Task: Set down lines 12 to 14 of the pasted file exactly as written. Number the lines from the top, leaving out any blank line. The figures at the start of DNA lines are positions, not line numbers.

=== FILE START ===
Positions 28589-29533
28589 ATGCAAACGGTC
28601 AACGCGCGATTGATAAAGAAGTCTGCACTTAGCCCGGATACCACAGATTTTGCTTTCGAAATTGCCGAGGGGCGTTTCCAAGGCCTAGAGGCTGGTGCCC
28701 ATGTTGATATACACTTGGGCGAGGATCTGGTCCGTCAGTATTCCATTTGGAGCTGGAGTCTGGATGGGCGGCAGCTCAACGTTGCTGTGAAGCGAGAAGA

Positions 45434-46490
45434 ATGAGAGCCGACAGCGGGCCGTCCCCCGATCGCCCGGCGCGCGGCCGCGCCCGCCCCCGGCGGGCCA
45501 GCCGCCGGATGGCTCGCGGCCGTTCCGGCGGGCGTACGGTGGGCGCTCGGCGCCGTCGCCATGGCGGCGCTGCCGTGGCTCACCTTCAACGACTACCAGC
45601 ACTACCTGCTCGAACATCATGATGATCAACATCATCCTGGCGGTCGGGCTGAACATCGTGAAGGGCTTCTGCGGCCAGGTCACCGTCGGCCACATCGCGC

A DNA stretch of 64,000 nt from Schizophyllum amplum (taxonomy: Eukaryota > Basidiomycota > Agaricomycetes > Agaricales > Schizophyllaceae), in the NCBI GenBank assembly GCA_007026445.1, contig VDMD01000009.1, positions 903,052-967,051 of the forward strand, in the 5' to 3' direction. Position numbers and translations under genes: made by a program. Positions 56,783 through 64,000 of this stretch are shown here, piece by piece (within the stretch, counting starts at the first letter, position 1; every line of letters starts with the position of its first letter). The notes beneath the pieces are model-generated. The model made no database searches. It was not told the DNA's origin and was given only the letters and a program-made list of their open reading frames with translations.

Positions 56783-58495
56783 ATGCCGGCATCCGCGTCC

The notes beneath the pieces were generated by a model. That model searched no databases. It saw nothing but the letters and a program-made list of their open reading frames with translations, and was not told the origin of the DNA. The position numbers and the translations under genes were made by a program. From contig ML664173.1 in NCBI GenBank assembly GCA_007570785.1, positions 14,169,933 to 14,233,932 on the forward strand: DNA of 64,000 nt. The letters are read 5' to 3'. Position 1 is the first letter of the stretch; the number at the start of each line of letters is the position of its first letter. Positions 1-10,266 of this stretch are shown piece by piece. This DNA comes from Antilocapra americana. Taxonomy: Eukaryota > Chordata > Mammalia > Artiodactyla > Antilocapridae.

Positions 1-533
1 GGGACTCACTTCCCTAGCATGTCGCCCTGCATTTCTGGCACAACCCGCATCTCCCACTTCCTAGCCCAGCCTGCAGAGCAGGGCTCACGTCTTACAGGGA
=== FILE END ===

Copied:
The notes beneath the pieces were generated by a model. That model searched no databases. It saw nothing but the letters and a program-made list of their open reading frames with translations, and was not told the origin of the DNA. The position numbers and the translations under genes were made by a program. From contig ML664173.1 in NCBI GenBank assembly GCA_007570785.1, positions 14,169,933 to 14,233,932 on the forward strand: DNA of 64,000 nt. The letters are read 5' to 3'. Position 1 is the first letter of the stretch; the number at the start of each line of letters is the position of its first letter. Positions 1-10,266 of this stretch are shown piece by piece. This DNA comes from Antilocapra americana. Taxonomy: Eukaryota > Chordata > Mammalia > Artiodactyla > Antilocapridae.

Positions 1-533
1 GGGACTCACTTCCCTAGCATGTCGCCCTGCATTTCTGGCACAACCCGCATCTCCCACTTCCTAGCCCAGCCTGCAGAGCAGGGCTCACGTCTTACAGGGA